The Still Image's Effect on Collective Conscience

In its infancy, photography, like any new technology, was rudimentary, misunderstood, and somewhat of an elitist pursuit. The first photographs didn’t have widespread, rhetorical power because it was a new tool and not easily accessible. Over time, the world learned to trust the new phenomenon as undeniable truth and a means to capture what words or art endeavors could not. Once people began to understand it and use it as a tool against deceit, it did have powerful impacts on positive sociocultural and political realities. Nevertheless, culture eventually became oversaturated with photographs due to ever-advancing technology that stripped it of its “authoritarian” position, and nowadays photography can no longer be considered a dependable tool for change the way it has been used in the past. With that being said, I can visualize an “arc” of sorts over the history of cameras and photography—a rising action of establishment in cultural climate; a climax of profoundness; and, ultimately, a rapid period during which photographs dwindled into overly common, politically non-influential, ordinary part of culture. In other words, photographs have been stripped of their rhetorical power and hold no more sway than any other form of communciation.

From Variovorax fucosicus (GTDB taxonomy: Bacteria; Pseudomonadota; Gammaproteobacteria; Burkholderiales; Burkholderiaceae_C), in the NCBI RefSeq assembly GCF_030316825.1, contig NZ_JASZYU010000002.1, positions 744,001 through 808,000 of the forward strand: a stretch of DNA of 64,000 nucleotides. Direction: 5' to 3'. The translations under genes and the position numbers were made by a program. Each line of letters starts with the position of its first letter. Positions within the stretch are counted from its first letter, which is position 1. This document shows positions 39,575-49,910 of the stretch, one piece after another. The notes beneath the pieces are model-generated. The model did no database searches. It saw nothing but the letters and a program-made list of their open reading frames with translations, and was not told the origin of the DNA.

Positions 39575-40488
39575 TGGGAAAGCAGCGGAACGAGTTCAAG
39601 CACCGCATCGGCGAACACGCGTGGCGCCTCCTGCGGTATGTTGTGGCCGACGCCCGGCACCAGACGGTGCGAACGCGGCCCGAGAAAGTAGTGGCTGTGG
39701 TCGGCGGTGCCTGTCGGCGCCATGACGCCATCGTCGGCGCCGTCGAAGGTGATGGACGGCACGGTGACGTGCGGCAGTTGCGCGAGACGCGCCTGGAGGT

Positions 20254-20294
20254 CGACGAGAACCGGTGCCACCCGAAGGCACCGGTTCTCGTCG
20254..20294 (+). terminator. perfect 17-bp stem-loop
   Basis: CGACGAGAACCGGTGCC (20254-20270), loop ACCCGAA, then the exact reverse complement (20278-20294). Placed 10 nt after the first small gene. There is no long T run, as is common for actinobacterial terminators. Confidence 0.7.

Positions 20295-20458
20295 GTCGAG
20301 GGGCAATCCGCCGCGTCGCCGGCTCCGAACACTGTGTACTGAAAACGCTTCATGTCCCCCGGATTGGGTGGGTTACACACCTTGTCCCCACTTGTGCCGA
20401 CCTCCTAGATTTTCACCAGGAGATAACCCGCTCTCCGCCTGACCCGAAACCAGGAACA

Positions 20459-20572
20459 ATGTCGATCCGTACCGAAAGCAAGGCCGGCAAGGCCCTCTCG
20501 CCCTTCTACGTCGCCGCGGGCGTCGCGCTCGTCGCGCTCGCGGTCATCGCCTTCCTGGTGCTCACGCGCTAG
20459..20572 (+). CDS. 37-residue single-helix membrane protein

Louise Ho